Miss Osborne promptly complied, vigorously defending herself. It was true, she said, that due to sickness she had taken two days leave, and had applied for it properly. The outdoor classes, she reported, had consisted of the usual weekly swimming lesson and a few lessons one afternoon in the shade by the river: -

‘The morning had been a very trying one for both the children and myself. The heat was unbearable. It was impossible to obtain any results from the children, eighteen of whom were crowded into a space 12’ x 12’ of a corrugated iron building. It has been the worst day this Summer during school hours … On Tuesday, 14th Feb., I took the children on ten minutes walk up the river where they were able to have such lessons as did not necessitate the use of writing materials, in the cool. They lost absolutely no time because of this arrangement because the two and a half hours allowed for recess and lunch were occupied in lessons The children took their lunch which they were allowed twenty minutes to eat. We returned to the school at 2.40 p.m. for Roll Call’.

Miss Osborne added that she had invited nearly every parent to voice their complaints, but as none were made, it appeared that only one parent had been critical. Appended to her report were the upper and lower division timetables and a supportive parent’s note, saying in part: ‘I was very anoid (sic) about the report that was put in the Board about you … and will be very sorry if you leave us because you are a lady with feeling’.

In the same mail on 20th February, Miss Osborne wrote a separate letter to Inspector Hicks stating that while the new toilet was an improvement, she could no longer tolerate the lack of a water tank, the unbearably hot classroom and the school’s surroundings: ‘The environments of the school, to say the least of them are disgusting. On two sides of the school is a rubbish dump. The school is practically surrounded by the hovels in which the children live. I am enclosing the report presented by the Government Medical Officer to the Council’. The letter concluded that since ‘efficient teaching is impossible under the prevailing conditions’, she had notified the Protection Board of her decision to resign on Thursday 9th March.

Inspector Hicks replied immediately, stating that the Department also required a letter of resignation, by return post. In reply, Miss Osborne wrote that she had decided instead to resign that day - Friday 3rd March, adding: ‘I have left the keys of the school, press and lavatory in the custody of the local Inspector of the Police’.

On Miss Osborne’s resignation being received by the Education Department, a marginal comment noted that there was ‘no risk of her readmission because the APB are not likely to be satisfied with her, and she had no standing except as a teacher of an aborigines school’.

Last years in the old school building, 1933-34

Miss Osborne’s replacement, Margaret McAulay, had an unfortunate accident two months after her appointment to the school. On 5th May 1933, attempting to replace a curtain on one of the school windows, she fell heavily to the floor when an old chair she was standing on collapsed. A local government medical officer, Dr R J English, advised that she take some sick leave. However after a week of her feeling weak and dizzy he suspected a brain haemorrhage, and had her admitted into Yass Hospital. She was hospitalised 18 days in Yass and a further 27 days in Sydney Hospital - having travelled to Sydney by train in the care of a nurse. As Dr English had reported the matter early on to the Government Insurance Office, both doctor and patient were anticipating that all her medical and travel costs would be covered by worker’s compensation.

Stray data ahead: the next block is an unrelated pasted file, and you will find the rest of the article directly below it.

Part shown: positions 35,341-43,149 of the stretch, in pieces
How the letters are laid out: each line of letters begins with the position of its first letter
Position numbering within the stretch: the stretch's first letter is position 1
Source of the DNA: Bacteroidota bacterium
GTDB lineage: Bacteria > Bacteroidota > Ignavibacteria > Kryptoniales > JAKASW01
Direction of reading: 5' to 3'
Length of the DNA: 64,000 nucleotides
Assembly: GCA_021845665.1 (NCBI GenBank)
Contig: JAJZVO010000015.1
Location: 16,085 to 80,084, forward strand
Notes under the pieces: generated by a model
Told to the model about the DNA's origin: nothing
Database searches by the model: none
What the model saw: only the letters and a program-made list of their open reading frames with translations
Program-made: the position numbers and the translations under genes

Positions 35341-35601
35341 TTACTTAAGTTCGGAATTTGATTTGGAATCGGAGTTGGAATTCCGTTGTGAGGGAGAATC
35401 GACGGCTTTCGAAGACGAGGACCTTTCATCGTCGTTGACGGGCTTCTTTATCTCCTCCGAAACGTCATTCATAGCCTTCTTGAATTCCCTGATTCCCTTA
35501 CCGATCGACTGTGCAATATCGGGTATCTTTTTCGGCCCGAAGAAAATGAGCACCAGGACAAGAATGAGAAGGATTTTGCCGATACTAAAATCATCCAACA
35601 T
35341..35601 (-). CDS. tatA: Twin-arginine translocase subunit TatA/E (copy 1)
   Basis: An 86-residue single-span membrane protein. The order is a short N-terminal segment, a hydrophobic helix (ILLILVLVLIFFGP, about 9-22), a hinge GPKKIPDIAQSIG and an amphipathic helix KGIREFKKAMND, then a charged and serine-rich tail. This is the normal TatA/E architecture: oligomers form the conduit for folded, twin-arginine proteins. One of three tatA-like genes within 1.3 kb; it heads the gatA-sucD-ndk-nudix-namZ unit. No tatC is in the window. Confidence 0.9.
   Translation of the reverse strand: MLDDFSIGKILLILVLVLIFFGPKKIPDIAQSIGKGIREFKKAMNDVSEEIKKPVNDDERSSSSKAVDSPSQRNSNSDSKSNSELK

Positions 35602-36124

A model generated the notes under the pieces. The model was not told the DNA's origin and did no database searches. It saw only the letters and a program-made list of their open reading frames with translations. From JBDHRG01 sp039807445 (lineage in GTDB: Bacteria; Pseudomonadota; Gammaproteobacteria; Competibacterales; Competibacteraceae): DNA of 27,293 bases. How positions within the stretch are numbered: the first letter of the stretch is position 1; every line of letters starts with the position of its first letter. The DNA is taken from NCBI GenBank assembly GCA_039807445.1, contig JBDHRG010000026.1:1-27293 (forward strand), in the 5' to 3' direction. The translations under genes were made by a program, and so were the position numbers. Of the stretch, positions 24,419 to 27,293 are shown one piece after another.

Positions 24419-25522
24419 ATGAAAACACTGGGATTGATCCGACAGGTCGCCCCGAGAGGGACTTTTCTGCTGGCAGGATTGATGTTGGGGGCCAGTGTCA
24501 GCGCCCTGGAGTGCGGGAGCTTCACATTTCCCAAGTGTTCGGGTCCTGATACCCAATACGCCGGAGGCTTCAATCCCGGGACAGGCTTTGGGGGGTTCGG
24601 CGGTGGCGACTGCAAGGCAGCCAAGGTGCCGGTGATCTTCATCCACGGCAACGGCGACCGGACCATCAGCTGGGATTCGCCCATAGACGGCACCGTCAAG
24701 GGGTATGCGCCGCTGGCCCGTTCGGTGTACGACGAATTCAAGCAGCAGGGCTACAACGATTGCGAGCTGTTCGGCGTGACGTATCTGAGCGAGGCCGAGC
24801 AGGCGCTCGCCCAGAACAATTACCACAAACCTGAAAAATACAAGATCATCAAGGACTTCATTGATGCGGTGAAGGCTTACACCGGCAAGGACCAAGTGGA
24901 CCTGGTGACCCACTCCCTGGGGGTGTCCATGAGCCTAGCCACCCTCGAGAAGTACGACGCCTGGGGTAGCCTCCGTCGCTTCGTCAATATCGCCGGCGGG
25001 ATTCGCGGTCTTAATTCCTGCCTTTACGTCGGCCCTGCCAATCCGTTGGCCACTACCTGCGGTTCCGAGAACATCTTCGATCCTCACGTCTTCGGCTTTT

After more than six weeks’ absence during which the school was closed, Miss McAulay returned to work on 27th June. Two months later she was notified that worker’s compensation had been refused by the Government Insurance Office: it was deemed that her extended incapacity ‘was not due to an injury sustained in the course of her employment with the Department’.

Better news was that steps towards establishing a new Aboriginal reserve and school at Yass were at long last progressing. In May 1932 the Aborigines Protection Board had acquired a site on the opposite side of the town, but funding to develop it hadn’t been forthcoming. Then in February 1933, matters came to a head when Dr English informed Yass Council that Aboriginal camping so close to the town’s water supply posed dire health risks: -

‘The dwellings are composed of petrol tins built into shanties, floored with earth. Most of them are very dark inside, badly ventilated and totally unsuited to human habitation. They should be condemned. The sanitation closets are built of petrol tins…and open petrol tins were used as pans…flies were swarming everywhere. The contents of the pans are buried on the hillside… and heavy rain would wash the excreta into the river. …This state of affairs is a disgrace to and a menace to the health of the community. An outbreak of enteric fever with its attendant mortality will surely come’.